by Damon Martin – MMAWeekly.com
As the sport of mixed martial arts grows, so does the growing need for the fighters, who are now becoming financially sound and successful full-time athletes, to understand the business side of the industry they work in.

Recently, the Ultimate Fighting Championship, the largest organization in MMA, held meetings with many of their fighters and employees to help educate and inform them on many business practices and personal decisions they are now being faced with.

“This thing was long overdue,” said UFC president Dana White about the meetings. “We should have done this a couple of years ago because we’ve got a lot of growing pains right now.

“I have 100 employees just at Zuffa, and I have 250 fighters under contract. (We’re) trying to keep everything under control and communicating with everybody, so we brought the fighters in and talked to them about everything. It was great. It was good for them and it was good for us.”

The UFC covered a great deal of subject matter according to White, to help educate and inform the fighters in this ever-growing industry.

“We talked to them about steroids, about their contracts, about taxes, about just everything, everything to do with the business. There’re guys who’ve been fighting in the UFC since 2001, since we bought it, that didn’t know a lot of the stuff. We explained why we do a lot of the things that we do.”

The meetings held by the UFC are similar in purpose to what both the National Basketball Association’s Rookie Transition Program and the National Football League’s Rookie Symposium hope to achieve with new athletes entering their respective sports.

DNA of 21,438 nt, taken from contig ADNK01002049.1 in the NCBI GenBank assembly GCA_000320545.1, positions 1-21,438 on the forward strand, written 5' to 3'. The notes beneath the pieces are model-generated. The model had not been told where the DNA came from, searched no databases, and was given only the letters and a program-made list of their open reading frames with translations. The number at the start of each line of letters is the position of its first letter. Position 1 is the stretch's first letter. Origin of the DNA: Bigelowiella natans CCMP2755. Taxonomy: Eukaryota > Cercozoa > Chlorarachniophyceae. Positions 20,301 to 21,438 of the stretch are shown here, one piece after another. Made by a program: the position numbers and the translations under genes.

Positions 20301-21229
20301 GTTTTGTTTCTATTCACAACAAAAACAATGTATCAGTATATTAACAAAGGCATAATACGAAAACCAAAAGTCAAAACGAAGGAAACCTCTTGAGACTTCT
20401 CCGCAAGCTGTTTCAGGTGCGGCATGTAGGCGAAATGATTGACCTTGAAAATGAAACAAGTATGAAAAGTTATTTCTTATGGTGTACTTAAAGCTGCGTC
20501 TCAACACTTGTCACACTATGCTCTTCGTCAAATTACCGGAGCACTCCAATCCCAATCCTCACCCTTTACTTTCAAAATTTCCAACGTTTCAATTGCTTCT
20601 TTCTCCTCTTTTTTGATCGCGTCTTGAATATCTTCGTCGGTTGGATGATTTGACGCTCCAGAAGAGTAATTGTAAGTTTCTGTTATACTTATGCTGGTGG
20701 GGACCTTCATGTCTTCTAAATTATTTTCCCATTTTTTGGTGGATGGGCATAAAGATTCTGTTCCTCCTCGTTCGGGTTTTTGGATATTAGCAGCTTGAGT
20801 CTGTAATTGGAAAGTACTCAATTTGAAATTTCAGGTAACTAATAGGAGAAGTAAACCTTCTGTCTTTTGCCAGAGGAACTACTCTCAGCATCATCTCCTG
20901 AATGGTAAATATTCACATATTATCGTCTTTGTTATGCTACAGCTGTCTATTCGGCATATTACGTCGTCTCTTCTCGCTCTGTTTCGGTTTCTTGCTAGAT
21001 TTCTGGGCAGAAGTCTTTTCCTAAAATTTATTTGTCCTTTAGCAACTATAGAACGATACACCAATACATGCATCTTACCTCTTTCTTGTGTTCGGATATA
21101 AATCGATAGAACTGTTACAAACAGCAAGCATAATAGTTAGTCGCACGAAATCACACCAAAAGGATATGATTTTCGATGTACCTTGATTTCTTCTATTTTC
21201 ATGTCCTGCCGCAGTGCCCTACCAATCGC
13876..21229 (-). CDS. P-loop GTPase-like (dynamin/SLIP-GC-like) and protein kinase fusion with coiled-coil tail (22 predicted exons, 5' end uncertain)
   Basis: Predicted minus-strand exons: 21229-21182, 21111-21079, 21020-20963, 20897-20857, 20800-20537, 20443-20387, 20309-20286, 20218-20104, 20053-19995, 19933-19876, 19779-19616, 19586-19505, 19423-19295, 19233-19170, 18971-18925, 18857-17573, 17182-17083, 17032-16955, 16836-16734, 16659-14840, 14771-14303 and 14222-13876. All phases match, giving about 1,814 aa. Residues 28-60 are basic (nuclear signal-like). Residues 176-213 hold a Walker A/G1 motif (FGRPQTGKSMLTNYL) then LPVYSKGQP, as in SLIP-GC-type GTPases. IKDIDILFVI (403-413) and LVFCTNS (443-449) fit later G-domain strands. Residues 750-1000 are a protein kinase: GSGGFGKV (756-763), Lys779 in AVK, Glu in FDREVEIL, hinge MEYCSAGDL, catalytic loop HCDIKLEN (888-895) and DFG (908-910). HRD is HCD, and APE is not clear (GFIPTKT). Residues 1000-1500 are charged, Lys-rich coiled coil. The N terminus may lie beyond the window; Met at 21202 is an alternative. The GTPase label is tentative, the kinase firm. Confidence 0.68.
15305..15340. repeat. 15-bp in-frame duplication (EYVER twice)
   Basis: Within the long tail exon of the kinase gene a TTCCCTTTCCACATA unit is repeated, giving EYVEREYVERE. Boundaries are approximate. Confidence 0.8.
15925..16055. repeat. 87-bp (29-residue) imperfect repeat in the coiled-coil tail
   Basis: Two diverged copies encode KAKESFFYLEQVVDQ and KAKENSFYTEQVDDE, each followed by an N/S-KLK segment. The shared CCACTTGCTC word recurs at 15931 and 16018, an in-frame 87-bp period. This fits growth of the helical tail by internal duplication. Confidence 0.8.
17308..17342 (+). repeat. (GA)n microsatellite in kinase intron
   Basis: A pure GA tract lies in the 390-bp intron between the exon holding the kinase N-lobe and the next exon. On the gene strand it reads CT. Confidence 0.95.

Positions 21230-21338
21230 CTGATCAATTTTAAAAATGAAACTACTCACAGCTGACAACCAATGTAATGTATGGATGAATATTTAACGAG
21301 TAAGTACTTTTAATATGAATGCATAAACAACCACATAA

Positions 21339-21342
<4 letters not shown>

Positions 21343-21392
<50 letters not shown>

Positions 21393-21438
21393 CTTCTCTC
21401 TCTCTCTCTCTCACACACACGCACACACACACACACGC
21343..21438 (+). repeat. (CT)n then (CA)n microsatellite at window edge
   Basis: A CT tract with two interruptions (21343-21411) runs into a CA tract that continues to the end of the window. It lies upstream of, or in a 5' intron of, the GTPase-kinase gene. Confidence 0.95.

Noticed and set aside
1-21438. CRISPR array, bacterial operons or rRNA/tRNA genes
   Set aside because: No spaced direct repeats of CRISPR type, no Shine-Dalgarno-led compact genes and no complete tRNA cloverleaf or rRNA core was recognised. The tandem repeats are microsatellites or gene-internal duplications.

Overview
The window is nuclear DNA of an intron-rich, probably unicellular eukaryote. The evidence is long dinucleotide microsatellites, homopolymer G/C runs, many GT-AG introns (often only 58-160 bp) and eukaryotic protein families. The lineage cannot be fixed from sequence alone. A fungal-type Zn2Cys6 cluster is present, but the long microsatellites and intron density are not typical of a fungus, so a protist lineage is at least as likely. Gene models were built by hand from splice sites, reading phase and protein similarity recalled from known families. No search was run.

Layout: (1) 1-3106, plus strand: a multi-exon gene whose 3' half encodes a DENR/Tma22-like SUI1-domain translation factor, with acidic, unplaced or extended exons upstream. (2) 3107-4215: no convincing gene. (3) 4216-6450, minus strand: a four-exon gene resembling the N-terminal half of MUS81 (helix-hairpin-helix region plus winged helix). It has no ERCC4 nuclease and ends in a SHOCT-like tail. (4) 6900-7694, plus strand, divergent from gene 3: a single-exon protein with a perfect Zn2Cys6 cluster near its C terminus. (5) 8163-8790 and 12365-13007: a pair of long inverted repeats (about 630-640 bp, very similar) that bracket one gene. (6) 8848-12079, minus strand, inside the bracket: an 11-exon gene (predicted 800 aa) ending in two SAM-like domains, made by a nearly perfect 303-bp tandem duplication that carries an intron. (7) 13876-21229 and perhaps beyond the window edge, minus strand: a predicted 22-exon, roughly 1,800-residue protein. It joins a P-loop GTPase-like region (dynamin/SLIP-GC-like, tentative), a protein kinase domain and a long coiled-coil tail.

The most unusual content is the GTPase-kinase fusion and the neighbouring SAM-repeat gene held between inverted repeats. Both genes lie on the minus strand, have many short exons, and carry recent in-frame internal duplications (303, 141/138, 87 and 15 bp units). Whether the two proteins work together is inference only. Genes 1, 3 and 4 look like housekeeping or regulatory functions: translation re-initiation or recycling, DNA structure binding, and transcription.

The NBA’s program – the longest running of it’s kind in any professional sport at over 20 years – is held for new players entering the league over a six day period. They are given first hand knowledge of what it means to play in the NBA, taught about the pressures and demands of being a professional athlete and participate in focus groups which include sessions on media relations, personal development and education, legal education, player development, and financial help and professionalism.

The NFL also holds similar meetings with their new players to discuss much of the same subject matter and help ease the transition into the high profile world of professional sports.

The UFC is the first MMA organization to publicly disclose information about a meeting of this type held with its fighters and employees, helping to further legitimize the fast growing sport by helping its athletes understand the lifestyle and profession they now occupy as UFC employees.

White indicated the need for the meetings became even more apparent after the recent resignation of heavyweight champion Randy Couture, who stated numerous times when leaving the company that he felt his concerns were not heard by the management of Zuffa, the parent company for the UFC.

“First of all, we had some growing pains,” said White, “and I felt that we needed to talk to the fighters about what’s going on, what we’re doing, why we do the things we do, and obviously steroids was something we needed to talk about, and then the whole Randy Couture thing happened.

“I felt like there was obviously a lack of communication there that I thought Randy and I had. That whole thing freaked me out, so I wanted to talk to them all about that, too.”

No word has come from the UFC if this type of meeting will be an ongoing effort or possibly a yearly session like those of the NBA or NFL, but the message sent from the organization helps show they are serious about the business of MMA and that they want to educate the fighters under contract to them.